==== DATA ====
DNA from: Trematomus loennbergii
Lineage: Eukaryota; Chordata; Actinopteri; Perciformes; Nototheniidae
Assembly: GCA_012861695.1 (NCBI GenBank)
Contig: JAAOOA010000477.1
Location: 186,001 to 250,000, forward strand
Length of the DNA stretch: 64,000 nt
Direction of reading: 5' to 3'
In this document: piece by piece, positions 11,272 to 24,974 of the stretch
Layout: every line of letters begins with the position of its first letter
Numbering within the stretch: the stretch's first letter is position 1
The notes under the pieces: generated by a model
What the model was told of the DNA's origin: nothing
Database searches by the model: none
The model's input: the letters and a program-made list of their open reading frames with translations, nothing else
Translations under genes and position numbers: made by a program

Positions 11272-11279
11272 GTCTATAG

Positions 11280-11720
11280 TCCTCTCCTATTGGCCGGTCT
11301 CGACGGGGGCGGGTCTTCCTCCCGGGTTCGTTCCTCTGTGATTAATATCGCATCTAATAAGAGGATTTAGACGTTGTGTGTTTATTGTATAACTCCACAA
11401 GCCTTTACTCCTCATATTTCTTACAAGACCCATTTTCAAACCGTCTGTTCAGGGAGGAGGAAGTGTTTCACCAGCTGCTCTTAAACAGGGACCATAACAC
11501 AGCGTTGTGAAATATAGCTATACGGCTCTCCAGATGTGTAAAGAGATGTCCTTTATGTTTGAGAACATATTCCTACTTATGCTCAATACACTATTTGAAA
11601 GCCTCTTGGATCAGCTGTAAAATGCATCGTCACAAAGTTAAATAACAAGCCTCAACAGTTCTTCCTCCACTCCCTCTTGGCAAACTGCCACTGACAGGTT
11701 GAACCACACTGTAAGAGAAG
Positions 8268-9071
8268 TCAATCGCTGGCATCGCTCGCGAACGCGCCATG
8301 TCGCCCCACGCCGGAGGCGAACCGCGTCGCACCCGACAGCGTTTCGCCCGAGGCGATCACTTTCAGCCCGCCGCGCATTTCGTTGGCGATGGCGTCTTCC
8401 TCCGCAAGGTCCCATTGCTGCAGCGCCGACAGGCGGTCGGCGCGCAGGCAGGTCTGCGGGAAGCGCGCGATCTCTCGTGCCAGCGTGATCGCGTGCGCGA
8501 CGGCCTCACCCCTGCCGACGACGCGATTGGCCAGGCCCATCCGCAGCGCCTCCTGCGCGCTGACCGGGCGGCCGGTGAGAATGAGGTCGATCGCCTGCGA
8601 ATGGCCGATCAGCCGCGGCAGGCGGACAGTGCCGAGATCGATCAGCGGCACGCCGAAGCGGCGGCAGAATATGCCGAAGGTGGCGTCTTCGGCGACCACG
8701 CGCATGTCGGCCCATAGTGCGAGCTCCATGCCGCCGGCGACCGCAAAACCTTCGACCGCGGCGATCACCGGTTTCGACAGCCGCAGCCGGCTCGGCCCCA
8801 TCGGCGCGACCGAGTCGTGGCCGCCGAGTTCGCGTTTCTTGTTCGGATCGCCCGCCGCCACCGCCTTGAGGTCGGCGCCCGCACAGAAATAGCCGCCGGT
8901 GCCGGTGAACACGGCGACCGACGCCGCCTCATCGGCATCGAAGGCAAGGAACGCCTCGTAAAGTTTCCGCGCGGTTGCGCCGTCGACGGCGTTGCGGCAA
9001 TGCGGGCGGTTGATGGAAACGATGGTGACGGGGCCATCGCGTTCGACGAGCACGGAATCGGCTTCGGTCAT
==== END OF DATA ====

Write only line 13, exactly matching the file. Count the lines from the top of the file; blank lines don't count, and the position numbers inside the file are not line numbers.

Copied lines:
Database searches by the model: none